For a drug to intervene in cells or entire organs that are not behaving normally, it must first bind to specific protein receptors in the cell membranes. Receptors can change their molecular structure in a multitude of ways during binding - and only the right structure will “unlock” the drug’s therapeutic effect.
Now, in a study published , a new way of assessing the actions of medicines by matching them to their unique protein receptors has the potential to greatly accelerate drug development and diminish the number of drug trials that fail during clinical trials.
The method, developed by research teams from the University of Glasgow and the University of Wisconsin-Milwaukee, reduces the time and labour of finding the protein receptors “with the right response” to drug candidates by several orders of magnitude.
Valerica Raicu, UW-Milwaukee professor of physics, said: “It opens up a huge playing field for finding drug targets and drug stratification. Using this method, we can characterize how each receptor responds differently to various drug candidates.”
The researchers’ method tracks a chemical process called oligomerization that occurs when a receptor exists as a single subunit, but then shifts to a multi-structure - an oligomer - in the presence of the ligand (drug compound), or vice versa.
Prof Raicu, lead author, added: “We used to think of these receptors as binary. They were either activated by the compound or not. But now we are beginning to understand that, depending on the ligand, the same receptor can produce many different responses.”
The researchers first tested the method using fused florescent proteins produced by UW-Milwaukee assistant professor Ionel Popa. Then they validated the method on a receptor for a growth factor where malfunction is often linked to cancer - the epidermal growth factor receptor (EGF). Activation of the receptor resulted in the generation of larger oligomers, as anticipated.
The team then applied their method to a member of the G protein-coupled receptor (GPCR) family, a group of proteins that are targeted by a wide range of medicines.
The effect of the association between ligands and receptors was shown in a matter of hours, compared to months using current technologies.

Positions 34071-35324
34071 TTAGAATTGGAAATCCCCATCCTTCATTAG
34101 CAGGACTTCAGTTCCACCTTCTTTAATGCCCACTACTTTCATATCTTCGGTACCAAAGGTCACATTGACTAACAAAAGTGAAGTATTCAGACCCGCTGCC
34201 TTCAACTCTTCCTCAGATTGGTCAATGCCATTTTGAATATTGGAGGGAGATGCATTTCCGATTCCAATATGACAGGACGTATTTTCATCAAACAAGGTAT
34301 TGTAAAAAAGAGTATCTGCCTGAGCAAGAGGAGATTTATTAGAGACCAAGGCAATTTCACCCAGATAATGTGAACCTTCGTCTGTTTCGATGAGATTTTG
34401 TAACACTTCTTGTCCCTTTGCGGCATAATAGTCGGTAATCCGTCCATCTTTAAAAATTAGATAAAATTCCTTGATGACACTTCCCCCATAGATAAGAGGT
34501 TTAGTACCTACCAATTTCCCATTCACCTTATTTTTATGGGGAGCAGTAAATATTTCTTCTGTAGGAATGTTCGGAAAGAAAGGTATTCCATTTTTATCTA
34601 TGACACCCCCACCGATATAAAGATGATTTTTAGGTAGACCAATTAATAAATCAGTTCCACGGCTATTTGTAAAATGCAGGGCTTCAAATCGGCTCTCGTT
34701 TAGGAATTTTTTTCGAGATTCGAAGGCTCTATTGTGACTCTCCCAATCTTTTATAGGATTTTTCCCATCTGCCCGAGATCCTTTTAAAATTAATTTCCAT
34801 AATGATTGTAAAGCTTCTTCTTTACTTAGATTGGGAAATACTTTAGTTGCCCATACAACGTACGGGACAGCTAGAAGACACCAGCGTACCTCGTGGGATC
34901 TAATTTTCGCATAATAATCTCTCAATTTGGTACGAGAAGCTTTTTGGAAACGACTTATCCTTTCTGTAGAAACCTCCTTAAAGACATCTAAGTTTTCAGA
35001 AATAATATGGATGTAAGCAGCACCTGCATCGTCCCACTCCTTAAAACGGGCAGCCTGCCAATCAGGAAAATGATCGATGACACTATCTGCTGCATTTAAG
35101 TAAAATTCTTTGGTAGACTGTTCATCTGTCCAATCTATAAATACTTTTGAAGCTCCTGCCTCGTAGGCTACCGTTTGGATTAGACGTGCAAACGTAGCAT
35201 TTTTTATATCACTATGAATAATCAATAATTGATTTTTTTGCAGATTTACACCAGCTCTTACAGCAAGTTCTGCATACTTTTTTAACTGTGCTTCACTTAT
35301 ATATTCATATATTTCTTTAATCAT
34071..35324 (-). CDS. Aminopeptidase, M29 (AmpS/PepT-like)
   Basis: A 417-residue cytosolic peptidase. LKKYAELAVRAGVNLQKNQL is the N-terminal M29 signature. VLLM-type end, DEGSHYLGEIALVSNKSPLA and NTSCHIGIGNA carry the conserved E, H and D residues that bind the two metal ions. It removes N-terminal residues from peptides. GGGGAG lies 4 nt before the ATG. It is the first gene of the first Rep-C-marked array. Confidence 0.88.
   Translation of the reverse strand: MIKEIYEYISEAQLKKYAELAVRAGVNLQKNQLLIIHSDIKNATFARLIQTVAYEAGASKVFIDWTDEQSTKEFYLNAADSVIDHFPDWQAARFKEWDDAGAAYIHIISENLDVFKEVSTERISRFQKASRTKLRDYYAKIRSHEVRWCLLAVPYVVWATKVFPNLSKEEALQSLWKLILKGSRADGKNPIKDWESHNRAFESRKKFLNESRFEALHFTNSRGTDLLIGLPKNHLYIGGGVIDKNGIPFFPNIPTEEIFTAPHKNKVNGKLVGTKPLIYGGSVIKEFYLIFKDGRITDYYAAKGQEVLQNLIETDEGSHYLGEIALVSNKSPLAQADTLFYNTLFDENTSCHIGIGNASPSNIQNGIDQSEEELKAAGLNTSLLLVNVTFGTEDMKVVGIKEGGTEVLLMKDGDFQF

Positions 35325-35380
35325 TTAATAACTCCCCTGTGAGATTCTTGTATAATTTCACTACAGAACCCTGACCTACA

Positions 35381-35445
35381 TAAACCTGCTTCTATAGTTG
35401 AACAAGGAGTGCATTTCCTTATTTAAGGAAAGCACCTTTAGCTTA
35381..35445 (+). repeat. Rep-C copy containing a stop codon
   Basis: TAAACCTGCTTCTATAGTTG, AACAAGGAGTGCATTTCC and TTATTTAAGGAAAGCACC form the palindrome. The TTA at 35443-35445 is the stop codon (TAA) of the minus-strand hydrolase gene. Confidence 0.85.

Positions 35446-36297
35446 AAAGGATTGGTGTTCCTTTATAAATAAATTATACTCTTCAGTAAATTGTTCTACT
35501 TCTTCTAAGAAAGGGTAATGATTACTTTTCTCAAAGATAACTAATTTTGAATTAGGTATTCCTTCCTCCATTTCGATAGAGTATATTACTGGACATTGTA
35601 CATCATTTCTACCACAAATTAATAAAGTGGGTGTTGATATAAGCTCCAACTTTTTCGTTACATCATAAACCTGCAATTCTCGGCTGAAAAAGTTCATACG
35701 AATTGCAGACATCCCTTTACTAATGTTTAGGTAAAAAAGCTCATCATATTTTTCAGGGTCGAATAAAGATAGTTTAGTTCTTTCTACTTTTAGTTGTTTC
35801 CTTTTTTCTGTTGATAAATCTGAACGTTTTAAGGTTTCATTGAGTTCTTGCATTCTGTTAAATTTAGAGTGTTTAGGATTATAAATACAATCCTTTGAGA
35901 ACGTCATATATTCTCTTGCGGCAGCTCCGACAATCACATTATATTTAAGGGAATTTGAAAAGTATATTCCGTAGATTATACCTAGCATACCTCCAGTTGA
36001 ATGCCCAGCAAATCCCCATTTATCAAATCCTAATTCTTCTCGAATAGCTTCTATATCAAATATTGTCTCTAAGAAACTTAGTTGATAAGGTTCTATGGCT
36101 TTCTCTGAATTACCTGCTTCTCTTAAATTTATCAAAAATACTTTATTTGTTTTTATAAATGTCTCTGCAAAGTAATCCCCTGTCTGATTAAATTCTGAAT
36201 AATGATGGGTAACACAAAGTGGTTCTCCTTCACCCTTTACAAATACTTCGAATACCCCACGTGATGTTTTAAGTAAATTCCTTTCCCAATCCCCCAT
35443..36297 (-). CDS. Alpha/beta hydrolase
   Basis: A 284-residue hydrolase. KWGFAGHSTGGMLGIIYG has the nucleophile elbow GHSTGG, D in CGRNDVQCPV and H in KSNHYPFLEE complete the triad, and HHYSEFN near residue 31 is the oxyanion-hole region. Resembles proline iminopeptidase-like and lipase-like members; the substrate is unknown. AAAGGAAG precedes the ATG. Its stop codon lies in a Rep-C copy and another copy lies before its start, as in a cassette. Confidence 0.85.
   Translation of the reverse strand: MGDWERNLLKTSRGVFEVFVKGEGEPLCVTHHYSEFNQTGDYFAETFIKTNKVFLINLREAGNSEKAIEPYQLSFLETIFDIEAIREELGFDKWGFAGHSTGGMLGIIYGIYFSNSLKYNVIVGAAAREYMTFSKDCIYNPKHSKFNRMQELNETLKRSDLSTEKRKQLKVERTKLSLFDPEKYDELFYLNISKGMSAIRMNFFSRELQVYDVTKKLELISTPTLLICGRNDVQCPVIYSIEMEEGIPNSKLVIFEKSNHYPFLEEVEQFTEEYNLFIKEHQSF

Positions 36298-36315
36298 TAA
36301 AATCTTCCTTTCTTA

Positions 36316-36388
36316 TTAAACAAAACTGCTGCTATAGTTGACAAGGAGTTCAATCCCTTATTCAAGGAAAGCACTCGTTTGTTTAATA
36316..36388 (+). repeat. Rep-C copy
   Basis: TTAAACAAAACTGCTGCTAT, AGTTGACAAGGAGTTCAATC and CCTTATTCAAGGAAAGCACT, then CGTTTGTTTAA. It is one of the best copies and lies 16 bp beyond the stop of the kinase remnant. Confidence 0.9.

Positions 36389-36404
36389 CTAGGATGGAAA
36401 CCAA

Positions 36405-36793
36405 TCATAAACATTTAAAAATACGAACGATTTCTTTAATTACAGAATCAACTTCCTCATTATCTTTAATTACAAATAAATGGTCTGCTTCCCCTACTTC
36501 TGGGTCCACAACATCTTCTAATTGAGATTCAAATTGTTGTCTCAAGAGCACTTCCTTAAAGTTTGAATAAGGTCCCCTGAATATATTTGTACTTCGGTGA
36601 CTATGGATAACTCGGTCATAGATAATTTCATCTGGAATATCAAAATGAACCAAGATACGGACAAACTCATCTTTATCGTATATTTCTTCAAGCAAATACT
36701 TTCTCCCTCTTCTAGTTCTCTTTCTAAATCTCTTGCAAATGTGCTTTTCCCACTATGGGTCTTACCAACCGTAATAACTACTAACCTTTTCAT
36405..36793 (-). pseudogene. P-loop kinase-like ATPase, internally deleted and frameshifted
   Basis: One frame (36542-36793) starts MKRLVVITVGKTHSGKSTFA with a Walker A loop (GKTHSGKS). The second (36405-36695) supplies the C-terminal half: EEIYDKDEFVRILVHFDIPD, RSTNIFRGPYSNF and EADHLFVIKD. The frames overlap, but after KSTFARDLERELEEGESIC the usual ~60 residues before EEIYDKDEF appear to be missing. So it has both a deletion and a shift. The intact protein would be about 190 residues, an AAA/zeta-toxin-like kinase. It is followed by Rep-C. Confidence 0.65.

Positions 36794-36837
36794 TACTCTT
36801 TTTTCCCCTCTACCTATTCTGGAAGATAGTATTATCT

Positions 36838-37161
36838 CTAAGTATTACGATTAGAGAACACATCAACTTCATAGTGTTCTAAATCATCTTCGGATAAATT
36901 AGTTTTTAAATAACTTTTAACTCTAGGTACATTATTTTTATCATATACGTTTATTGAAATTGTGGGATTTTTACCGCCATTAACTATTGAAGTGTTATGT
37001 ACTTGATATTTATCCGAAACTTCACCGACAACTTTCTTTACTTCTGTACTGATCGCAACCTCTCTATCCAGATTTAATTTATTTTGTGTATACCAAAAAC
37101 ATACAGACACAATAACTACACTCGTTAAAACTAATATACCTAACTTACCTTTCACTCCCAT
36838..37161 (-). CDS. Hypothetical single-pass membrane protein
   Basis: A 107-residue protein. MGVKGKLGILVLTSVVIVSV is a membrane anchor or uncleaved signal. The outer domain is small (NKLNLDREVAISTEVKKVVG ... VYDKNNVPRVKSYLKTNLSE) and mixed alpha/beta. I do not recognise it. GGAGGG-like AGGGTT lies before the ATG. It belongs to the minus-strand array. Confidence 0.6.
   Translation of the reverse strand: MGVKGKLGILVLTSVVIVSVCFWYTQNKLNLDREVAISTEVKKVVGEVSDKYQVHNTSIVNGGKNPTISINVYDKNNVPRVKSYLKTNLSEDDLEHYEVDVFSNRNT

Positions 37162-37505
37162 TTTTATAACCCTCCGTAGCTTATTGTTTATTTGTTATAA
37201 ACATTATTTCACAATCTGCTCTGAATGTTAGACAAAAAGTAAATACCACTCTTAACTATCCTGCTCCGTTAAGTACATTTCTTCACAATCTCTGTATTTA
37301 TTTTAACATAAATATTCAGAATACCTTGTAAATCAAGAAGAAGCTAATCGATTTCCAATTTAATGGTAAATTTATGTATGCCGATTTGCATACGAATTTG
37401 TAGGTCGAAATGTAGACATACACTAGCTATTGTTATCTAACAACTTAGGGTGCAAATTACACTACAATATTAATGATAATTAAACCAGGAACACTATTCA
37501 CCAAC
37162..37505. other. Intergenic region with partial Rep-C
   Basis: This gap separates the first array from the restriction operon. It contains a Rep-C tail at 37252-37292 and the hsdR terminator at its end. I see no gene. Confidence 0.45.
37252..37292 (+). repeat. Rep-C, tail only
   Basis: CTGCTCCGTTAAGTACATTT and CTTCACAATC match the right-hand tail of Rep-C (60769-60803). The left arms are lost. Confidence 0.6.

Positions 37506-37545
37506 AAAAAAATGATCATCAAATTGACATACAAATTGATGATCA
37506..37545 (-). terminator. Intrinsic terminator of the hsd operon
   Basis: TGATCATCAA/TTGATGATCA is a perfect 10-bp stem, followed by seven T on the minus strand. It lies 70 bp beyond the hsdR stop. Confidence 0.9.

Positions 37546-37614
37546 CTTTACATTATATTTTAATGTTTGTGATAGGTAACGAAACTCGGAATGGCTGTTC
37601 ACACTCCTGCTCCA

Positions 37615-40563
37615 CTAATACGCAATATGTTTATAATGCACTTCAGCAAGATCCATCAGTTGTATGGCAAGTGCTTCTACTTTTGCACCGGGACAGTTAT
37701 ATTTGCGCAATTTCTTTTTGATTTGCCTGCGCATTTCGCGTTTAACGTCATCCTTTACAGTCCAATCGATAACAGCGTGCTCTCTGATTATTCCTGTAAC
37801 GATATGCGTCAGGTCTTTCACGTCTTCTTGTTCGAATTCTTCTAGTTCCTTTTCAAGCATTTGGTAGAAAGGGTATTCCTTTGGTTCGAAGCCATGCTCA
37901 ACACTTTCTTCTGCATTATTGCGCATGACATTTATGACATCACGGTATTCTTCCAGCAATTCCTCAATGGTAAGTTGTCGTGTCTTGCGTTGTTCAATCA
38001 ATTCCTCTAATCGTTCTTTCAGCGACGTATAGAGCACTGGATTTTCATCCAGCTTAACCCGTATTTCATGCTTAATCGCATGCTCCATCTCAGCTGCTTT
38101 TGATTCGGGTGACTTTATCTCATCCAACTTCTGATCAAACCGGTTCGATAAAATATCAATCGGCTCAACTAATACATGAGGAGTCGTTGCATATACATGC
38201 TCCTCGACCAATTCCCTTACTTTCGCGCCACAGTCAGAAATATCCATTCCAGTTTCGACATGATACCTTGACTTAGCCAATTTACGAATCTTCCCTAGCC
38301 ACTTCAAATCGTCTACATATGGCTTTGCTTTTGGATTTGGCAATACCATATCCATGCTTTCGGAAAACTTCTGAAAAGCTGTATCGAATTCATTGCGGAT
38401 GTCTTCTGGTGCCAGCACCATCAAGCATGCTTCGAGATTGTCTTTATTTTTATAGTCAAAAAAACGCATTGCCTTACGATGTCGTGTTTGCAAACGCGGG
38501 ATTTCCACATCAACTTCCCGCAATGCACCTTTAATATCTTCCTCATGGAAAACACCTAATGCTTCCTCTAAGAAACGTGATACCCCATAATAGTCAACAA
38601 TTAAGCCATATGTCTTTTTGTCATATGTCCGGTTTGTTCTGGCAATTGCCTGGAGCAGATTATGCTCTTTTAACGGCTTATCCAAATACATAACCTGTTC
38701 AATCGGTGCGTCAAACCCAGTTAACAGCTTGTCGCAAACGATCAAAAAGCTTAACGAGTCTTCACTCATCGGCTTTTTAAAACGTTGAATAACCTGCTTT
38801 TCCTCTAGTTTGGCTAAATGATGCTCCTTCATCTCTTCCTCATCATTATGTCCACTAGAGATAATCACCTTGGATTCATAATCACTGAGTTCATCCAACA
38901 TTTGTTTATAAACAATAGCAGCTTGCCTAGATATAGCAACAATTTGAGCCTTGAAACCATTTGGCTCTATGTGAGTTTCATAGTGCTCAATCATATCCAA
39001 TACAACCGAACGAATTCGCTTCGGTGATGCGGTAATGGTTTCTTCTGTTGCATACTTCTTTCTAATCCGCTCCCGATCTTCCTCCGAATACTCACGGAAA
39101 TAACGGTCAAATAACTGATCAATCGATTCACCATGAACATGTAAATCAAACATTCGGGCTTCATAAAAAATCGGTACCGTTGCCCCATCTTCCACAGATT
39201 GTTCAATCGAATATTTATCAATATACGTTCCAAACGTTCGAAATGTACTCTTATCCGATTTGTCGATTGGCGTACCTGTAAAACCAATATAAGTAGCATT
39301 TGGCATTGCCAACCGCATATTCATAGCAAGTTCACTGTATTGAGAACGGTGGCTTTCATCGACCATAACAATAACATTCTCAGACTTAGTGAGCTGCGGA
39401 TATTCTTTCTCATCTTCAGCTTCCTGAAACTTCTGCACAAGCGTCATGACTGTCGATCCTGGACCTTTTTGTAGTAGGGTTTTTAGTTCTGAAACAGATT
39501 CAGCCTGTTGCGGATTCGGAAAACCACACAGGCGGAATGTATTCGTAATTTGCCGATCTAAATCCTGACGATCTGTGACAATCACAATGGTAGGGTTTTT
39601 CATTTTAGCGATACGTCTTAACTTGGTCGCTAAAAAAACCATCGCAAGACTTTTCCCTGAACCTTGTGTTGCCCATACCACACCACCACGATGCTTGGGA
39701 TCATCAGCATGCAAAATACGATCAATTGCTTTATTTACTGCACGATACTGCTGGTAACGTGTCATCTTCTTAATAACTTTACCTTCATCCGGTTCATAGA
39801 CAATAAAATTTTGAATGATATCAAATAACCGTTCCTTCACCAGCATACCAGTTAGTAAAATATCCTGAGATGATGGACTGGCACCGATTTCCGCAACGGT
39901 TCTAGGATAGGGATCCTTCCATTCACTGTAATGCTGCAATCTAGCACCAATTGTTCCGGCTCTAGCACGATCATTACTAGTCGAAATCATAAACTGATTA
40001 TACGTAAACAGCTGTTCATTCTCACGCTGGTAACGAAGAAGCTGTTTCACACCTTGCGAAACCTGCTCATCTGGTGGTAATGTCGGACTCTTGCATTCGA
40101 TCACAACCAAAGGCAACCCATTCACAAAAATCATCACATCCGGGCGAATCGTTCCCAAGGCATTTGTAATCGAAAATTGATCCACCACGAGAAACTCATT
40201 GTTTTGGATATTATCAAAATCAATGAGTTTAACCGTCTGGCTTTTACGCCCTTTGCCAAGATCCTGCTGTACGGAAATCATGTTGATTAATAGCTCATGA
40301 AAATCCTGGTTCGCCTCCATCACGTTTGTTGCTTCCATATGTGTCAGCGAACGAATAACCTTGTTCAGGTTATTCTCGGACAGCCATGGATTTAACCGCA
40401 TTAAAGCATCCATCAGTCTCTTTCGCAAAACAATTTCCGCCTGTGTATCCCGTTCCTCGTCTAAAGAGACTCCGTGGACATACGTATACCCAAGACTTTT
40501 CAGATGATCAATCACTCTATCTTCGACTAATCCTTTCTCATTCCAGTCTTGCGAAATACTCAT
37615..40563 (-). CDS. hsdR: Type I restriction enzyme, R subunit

Graeme Milligan, Gardiner Chair of Biochemistry at the University of Glasgow, said: “This new method of characterizing protein interactions will be important in the stratification of different medicines that target the same receptor.
“It will allow us to understand why some drug candidates are effective while others are not and can potentially be applied to different classes of proteins that are targets in the treatment of many diseases.”
The Raicu lab uses fluorescence-based imaging in order to see protein receptors in oligomeric states under various environmental conditions. Using singleor two-photon excitation microscopy, the researchers can produce a kind of road map of the various kinds of protein receptor oligomers in the absence or presence of ligands (or drugs) that bind to them.
Researchers image protein-receptor molecules by attaching florescent tags. This way, single-molecule protein receptors give off light when they pass under a laser and are excited, and those bursts are recorded with a camera. Receptor oligomers give off a more intense burst of light, and those are also photographed.
Prof Raicu said: “Now you can graph the intensity and the number of bursts, and see how many are associated into oligomers - how big they are - and where they are in the sample. After adding the ligand, you can see whether it promotes association of single molecules of receptor proteins into oligomers, or the breakdown of oligomers into the former.”
The study, ’A general method to quantify ligand-driven oligomerization from fluorescence-based images’ is published.
Enquiries: ali.howard [at] glasgow.ac (p) uk or elizabeth.mcmeekin [at] glasgow.ac (p) uk / 0141 330 6557 or 0141 330 4831